Tuesday, May 10, 2011

"Tax Exempt Property"

From the RIGHTTAX website

There are many worthy organizations and businesses that do good works; churches, hospitals, universities and colleges and charitable organizations, all provide humane and important services and are rewarded with tax exempt status.

In such cases the property owned by these organizations and used in the performance of their routine functions is not taxed. Most agree that it is only right to provide support for these worthy organizations and the other businesses and residents, through their property taxes, pay the share of the tax exempts which also receive those benefits of road maintenance, fire and police protection, maintenance of public spaces etc.

Communities obviously vary in population, infrastructure, size, and industrial density. Because of this, some communities are more attractive to tax exempt organizations. On July 21, 2008, Providence City Council President Peter Mancini, in a special section to the Providence Business News said "We’re almost at 50 percent tax-exempt real estate". This means that just 50% of the property owners are paying 100% of the tax levy - their portion plus the portion of the tax exempts.

This is clearly unfair to the property owners of Providence and other towns with the larger percentages of tax exempt property.

One approach would be to charge fees to various organizations but it produces ill will and resistance and some groups will always feel they have been unfairly and unreasonably taxed. There is a lot of push back to efforts to authorize new local taxes on private colleges, universities and hospitals.

And if the extra revenue is used to fill holes in the budget instead of being used to bring relief to beleaguered tax payers, they too will feel betrayed. This piecemeal approach fails to deal with the underlying problem of unfair distribution of tax burdens.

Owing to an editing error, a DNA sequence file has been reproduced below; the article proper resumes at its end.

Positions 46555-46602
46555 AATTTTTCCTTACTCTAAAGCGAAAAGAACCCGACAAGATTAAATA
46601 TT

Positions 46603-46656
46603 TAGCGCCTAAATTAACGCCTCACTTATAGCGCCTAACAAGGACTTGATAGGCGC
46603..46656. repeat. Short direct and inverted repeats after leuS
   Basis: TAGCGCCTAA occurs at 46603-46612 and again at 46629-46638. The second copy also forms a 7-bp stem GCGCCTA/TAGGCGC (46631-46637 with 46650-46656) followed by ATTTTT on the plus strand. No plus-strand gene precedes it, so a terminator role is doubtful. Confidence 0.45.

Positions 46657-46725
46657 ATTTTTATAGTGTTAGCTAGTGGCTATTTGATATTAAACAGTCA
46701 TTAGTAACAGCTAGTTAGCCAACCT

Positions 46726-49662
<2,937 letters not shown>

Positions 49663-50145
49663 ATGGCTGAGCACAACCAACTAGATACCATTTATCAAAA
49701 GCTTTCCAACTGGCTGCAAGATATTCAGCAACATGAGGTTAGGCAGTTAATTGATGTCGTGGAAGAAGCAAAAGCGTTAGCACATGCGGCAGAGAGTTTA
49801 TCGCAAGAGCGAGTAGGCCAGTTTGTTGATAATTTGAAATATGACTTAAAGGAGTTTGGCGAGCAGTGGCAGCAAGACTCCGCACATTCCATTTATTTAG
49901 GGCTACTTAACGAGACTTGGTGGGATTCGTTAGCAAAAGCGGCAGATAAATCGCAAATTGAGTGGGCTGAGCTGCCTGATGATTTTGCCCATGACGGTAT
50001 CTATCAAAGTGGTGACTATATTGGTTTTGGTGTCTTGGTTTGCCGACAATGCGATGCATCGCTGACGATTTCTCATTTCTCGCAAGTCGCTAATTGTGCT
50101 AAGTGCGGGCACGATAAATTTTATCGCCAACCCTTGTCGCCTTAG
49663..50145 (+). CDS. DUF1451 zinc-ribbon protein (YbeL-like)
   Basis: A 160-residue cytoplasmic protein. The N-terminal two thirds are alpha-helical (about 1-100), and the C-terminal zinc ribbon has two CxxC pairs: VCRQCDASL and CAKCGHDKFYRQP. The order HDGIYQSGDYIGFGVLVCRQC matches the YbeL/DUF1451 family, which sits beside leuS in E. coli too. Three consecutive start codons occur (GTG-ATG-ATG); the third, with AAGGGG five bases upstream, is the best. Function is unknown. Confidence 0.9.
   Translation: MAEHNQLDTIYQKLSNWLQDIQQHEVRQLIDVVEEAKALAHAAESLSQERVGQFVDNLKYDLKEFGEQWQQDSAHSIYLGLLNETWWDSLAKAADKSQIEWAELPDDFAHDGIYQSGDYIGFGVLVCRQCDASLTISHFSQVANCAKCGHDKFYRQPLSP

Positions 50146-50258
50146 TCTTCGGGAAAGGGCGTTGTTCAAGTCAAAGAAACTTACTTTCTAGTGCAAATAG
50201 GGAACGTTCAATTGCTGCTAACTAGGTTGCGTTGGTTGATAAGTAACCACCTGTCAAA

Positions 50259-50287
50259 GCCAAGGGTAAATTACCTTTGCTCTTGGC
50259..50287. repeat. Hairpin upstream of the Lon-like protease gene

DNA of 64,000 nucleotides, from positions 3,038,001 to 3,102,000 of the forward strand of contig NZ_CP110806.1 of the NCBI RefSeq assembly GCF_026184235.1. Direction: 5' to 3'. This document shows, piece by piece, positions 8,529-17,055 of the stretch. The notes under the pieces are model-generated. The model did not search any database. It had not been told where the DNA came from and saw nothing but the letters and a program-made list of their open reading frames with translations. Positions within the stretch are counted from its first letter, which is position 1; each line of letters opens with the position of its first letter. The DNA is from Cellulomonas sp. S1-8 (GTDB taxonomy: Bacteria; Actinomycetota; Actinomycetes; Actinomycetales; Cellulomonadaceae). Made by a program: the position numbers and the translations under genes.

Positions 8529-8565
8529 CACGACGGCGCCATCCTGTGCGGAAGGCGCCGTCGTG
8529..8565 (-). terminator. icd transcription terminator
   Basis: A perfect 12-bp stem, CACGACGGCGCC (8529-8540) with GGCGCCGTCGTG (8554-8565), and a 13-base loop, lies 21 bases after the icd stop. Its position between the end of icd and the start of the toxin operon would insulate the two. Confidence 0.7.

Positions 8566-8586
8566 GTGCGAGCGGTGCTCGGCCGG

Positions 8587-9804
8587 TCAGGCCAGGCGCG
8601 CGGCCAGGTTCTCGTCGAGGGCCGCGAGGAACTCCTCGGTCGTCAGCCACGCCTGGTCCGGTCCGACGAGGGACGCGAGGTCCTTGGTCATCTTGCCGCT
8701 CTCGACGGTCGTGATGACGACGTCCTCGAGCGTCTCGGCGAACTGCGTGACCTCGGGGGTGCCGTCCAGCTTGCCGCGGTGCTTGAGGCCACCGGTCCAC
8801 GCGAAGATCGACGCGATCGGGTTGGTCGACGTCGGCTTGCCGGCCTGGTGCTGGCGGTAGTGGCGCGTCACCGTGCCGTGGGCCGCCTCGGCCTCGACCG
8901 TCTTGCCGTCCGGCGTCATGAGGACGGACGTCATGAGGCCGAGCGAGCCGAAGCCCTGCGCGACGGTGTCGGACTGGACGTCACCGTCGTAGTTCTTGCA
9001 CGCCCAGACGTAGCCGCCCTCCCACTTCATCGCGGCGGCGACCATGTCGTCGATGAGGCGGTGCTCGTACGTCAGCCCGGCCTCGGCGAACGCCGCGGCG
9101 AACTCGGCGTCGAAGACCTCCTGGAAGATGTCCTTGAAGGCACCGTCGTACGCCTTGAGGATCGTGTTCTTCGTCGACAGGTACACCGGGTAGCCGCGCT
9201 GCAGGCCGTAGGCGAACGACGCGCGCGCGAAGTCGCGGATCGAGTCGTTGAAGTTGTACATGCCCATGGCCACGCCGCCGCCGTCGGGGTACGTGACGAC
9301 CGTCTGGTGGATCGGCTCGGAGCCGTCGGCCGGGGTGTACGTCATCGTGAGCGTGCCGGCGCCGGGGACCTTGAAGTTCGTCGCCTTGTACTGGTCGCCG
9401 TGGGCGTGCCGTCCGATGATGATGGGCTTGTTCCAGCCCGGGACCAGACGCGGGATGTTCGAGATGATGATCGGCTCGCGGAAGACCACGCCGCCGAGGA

It is for this reason that the following plan is offered for consideration:

  •     The General Assembly shall require municipalities to determine the percentage of the total assessed value represented by tax exempt property hereafter referred to as 'favored' property.
  •     Favored properties shall pay a percentage of the standard property tax equal to the percentage determined as above.
  •     For example, if the total value of favored property is 14% of the value of all property then the tax on 'favored' properties shall be 14% of the normal tax. 

Wouldn't it be better to have a known and transparent system rather than what we have now, individual mayors and town councils working out a variety of different arrangements of PILOTS (payments in lieu of taxes) that vary from town to town, inconsistent and unpredictable?

Taxes would be levied in a manner that is sensitive to the value tax exempt organizations bring to a community while not unfairly burdening others whose property is not tax exempt.

The actual numbers used shall be determined by careful analysis so as not to be unreasonable to any of the involved parties while standardizing the process for all. The General Assembly can also provide for different rates depending on the nature of the organizations. Some could even remain tax free.

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